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Subject: [boost] [iostream] Device::read return inconsistency
From: Richard Smith (richard_at_[hidden])
Date: 2009-05-08 08:43:26

The example in the documentation for the Source concept in
Boost.Iostreams says:

     std::streamsize read(char* s, std::streamsize n)
         // Read up to n characters from the input
         // sequence into the buffer s, returning
         // the number of characters read, or -1
         // to indicate end-of-sequence.

(The same text appears in 'valid expressions / semantics'
table, which is probably more definitive.)

What does a return of less than n actually mean?

Nowhere on the documentation pages for the Source concept or
the read function template does it say what a return value
in the range [0,n) means. And from the comment in the
example, it would appear that read is permitted to return
less than n if the some smaller number of characters are
currently available /without/ implying that a subsequent
call will hit eof.

This seems to be confirmed by the use of
non_blocking_adapter in places in the library where you want
code to block until the n bytes are available, and to
guarantee eof (or, I guess, an error) for a subsequent call.

However, the comment in the BidirectionalDevice seems to

     std::streamsize read(char* s, std::streamsize n)
             // Reads up to n characters from the input
             // sequence into the buffer s, returning the number
             // of characters read. Returning a value less than n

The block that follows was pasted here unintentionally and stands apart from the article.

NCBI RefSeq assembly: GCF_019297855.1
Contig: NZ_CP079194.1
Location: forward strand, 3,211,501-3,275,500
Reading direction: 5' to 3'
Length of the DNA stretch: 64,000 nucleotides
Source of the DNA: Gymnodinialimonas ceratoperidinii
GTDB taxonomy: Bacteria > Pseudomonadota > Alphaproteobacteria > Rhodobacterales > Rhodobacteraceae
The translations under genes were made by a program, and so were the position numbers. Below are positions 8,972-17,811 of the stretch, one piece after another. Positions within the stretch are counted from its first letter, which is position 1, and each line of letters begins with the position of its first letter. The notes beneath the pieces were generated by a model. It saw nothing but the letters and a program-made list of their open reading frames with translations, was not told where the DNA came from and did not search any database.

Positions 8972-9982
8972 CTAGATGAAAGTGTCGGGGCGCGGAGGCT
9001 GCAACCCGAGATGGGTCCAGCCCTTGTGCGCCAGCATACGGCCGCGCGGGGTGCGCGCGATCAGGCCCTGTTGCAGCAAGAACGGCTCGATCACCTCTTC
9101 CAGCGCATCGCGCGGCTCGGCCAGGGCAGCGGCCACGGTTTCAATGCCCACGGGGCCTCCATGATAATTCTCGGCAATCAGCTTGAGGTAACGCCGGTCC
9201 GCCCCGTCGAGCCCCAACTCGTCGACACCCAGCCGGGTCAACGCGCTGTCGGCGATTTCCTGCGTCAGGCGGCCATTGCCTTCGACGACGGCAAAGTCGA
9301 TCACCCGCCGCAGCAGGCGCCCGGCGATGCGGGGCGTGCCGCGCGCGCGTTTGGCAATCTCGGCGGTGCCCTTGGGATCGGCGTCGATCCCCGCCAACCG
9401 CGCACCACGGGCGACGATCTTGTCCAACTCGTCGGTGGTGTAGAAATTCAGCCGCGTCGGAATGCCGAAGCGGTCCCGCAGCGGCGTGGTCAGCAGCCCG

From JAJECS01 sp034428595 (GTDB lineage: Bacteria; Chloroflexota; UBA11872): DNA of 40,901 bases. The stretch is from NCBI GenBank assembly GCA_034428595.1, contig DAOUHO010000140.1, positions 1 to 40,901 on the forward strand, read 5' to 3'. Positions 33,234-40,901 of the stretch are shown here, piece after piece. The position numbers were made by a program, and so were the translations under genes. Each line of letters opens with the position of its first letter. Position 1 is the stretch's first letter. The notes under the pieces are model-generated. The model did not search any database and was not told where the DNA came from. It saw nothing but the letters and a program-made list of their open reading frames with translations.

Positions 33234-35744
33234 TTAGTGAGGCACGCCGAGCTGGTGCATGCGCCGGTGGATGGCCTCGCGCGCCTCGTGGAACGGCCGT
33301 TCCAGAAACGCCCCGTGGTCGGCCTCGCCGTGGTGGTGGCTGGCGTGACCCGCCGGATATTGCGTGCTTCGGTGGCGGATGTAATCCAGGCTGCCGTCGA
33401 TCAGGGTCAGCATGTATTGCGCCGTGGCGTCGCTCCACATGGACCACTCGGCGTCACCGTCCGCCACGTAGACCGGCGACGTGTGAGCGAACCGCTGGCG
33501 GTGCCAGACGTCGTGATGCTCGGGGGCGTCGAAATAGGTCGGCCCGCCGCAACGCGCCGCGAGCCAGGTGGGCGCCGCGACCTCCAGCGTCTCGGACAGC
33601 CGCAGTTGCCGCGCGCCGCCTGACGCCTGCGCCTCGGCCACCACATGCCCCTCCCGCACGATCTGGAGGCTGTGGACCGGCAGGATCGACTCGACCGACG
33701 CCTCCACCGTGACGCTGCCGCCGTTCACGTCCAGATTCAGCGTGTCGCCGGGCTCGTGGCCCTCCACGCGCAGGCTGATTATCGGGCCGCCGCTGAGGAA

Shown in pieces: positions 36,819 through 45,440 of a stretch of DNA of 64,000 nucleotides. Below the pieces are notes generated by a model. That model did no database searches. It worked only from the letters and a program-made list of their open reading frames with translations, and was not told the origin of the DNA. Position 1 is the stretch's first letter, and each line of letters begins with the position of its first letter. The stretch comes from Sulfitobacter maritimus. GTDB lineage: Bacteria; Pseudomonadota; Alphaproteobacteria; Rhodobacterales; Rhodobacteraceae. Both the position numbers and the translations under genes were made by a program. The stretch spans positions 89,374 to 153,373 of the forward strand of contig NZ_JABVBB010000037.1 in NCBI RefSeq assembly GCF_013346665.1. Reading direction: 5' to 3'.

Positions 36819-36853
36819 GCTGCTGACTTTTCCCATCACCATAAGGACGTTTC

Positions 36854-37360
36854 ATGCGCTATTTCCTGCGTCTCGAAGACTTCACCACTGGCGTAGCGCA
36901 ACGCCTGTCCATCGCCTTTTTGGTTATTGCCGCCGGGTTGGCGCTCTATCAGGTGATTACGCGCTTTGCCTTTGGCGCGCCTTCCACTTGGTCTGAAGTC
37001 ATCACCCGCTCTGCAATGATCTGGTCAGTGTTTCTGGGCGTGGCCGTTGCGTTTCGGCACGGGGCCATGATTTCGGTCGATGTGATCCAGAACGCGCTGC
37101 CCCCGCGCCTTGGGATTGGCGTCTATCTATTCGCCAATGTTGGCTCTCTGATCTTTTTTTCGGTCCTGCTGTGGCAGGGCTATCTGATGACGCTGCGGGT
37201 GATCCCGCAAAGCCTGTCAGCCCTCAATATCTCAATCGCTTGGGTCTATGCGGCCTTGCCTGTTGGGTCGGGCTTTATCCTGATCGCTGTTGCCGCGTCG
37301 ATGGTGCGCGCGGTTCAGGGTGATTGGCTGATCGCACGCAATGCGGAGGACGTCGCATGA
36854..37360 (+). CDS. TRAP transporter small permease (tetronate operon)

// indicates end-of-sequence.

(Again, the same text appears in the 'valid expressions /
semantics' table.)

So which is it? I don't believe it is the library's
intention for a [0,n) return to have different meanings in
BidirectionalDevice and Source.

I haven't located any code in the library itself that
assumes a non-zero return of less than n signifies eof
(though I haven't searched all that hard), but third-party
code and/or any other boost libraries that use
Boost.Iostreams may well do.

However there do seem to be places where a return of zero is
taken to mean eof. For example,
indirect_streambuf::underflow seems to treat zero as eof.

At the very least the documentation needs fixing to be
consistent. And ideally it needs to document what a return
of 0 means (presumably undefined behaviour unless n == 0)
and whether a return in the range (0,n) implies that the
next call to read will return eof (probably not).

(Also, a minor typo: in the example on the Sink concept
documentation, write should return std::streamsize, not

Richard Smith

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